“Fathers with even a short work absence because of family obligations are recommended for fewer rewards and receive lower performance ratings,” write Amy J. C. Cuddy and Joan Williams in their2012 HBR article, citing two separate studies. While other research has shown that fathers are held to lower performance standards and are more likely to be hired and promoted than childless men with the same qualifications, these studies showed that effect was reversed when fathers played an active role in their children’s lives. As a result, “Men are being driven out of caregiving roles,” write Cuddy and Williams.
Many people would like to change that. But there is a long way to go: According to a recent Boston College Center for Work and Family survey, “the majority of fathers take only about one day of leave time to bond with their new children for every month the typical mother takes.” In total, 76% of fathers go back to work after one week or less after the birth of a child, and 96% after two weeks or less.
But research from economists Gordon B. Dahl, Katrine V. Løken, and Magne Mogstad, published this month in The American Economic Review, shows that, when paid paternity leave is made available by law, fathers do use it. Importantly, this isn’t just because the law exists; rather, it’s because when some brave souls take leave, that seems to reduce the stigma and encourage peers to take time off, too.
Using data from Norway, which implemented a law allowing four weeks of paid leave for dads in April 1993, the researchers first isolated how many eligible men took leave across the board. The rise, from 3% prior to 1993 to 70% in 2006, is considerable.
But when they specifically isolated the influence of peers — and in particular, a male coworker or a brother — a more complex story began to emerge. The figure below is similar to the one above, showing that “from 1993 to 1999, program participation went from a little over 50% to over 70% of eligible coworkers.” However, as Gordon Dahl points out, the influence of peers — both direct combined with the snowball effect — accounts for 21% of the total increase in participation in the parental leave program from 1993 to 1999. And as time goes on, the snowball effect becomes more pronounced.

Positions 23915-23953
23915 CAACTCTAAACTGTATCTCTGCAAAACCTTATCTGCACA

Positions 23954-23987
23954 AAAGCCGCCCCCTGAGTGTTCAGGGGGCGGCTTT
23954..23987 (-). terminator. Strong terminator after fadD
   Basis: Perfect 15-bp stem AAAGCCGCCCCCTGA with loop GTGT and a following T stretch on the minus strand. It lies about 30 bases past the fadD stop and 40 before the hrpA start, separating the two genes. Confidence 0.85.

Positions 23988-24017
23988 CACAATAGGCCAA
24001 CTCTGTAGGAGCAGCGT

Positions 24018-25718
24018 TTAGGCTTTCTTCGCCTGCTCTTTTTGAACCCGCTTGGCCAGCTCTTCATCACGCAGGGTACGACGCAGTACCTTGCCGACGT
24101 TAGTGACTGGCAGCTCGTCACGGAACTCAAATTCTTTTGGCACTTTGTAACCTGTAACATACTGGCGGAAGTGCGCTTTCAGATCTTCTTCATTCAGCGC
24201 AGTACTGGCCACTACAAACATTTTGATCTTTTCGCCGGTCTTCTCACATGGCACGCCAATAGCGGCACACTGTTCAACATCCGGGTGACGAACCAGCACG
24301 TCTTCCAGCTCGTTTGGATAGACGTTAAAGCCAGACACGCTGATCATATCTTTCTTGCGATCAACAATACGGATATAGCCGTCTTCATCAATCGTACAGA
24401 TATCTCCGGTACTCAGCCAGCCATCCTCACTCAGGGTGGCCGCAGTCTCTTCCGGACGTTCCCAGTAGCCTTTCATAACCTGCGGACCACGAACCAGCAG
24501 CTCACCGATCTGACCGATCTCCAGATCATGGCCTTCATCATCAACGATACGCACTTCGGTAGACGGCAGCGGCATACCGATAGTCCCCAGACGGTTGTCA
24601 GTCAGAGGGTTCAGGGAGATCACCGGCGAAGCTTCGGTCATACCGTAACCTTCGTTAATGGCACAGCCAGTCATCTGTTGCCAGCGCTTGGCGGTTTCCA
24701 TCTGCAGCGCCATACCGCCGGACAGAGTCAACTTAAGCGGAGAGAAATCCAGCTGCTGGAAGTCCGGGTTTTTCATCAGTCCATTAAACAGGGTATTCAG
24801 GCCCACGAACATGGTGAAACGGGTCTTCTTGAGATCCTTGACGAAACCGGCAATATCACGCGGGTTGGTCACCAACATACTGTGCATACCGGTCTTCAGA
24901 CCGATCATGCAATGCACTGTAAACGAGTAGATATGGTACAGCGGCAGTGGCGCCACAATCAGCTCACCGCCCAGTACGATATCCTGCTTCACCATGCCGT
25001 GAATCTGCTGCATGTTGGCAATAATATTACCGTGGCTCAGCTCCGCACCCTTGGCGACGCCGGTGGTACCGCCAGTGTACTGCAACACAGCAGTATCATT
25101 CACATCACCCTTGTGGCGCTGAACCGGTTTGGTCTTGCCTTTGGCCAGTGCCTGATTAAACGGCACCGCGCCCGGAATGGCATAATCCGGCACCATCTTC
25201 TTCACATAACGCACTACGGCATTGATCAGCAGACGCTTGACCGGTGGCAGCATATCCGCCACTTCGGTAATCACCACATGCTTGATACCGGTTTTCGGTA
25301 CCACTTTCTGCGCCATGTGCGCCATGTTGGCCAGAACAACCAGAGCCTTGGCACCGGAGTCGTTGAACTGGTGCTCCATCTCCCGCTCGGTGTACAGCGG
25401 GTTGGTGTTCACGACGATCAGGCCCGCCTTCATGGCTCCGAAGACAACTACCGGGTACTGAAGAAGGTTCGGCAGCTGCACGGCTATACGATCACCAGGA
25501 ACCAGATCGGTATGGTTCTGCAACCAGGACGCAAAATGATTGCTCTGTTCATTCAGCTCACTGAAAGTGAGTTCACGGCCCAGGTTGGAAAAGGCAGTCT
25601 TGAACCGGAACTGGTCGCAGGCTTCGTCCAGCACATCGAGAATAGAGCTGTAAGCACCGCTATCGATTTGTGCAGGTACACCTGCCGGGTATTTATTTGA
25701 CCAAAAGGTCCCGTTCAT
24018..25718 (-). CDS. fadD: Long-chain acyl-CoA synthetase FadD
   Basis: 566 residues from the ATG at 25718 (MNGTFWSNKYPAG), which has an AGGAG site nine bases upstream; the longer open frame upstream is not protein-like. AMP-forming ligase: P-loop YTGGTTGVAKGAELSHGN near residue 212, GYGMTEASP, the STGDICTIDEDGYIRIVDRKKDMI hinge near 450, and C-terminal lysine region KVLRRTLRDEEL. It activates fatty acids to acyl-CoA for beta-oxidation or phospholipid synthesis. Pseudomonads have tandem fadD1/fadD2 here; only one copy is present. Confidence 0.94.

The top line represents the actual use of leave by coworkers after the first father paved the way; the bottom subtracts the estimated peer effect (derived from a regression discontinuity design based on the cut-off date of April 2013) from the total take-up to show “how much lower leave take-up would have been in each year had the original peer father not influenced any of his coworkers, either directly or indirectly.”
In the end, Dahl says, “coworkers and brothers who were linked to a father who had his child immediately after the reform — versus immediately before the reform — were 3.5% and 4.7% more likely, respectively, to take parental leave.” But when a coworker actually takes parental leave, “the next coworker to have a child at his workplace is 11% more likely to take paternity leave.” Slightly more pronounced, the next brother to have a child is 15% more likely to take time off.
And while any male coworker taking leave can reduce stigma, the effect of a manager doing so is more profound. Specifically, “the estimated peer effect is over two and a half times larger if the peer father is predicted to be a manager in the firm as opposed to a regular coworker.”
Also worth noting: the economists didn’t find statistically significant differences in pay and future employment prospects between fathers who did and did not take leave — though they did see less than a 2% reduction in total earnings.
The researchers note a few important caveats, however: For one, because of their methodology, they only measured peer effect in smaller companies because those employees are more likely to interact directly. Two, there’s not much of a peer effect in companies where the average tenure is 10 years or more; in firms where there’s a lot of turnover, the effect was much greater. These results “suggest the benefit of workplace-specific information is more valuable where there is more job uncertainty.” Peers can provide information and help reduce that uncertainty among dads who are on the fence about taking leave.
Third, there’s no evidence that weaker peer ties have any effect on paternity leave. For example, the researchers were unable to find peer influence between brothers-in-law or in a geographical neighborhood.
Lastly, they found no indication that Norway’s 1993 reform improved gender equality across workplaces in general.
Regardless, these findings represent an important bridge between public policy and organizational (and familial) behavior. As the economists note, “advocates of… public interventions often argue that traditional gender roles in both the family and labor markets can be changed or modified via peer influence.” This study seems to confirm this argument.
As calls for family-friendly work policies increase, particularly for men — and as companies like Yahoo, Bank of America, and PwC instate paid paternity policies — it’s worth keeping in mind that a law or on-the-books rule is just the first step in encouraging dads to take time away from work. Just as important are those fathers who are willing to actually use their paid time off; their actions can set a lasting and meaningful precedent for other men, even many years down the road.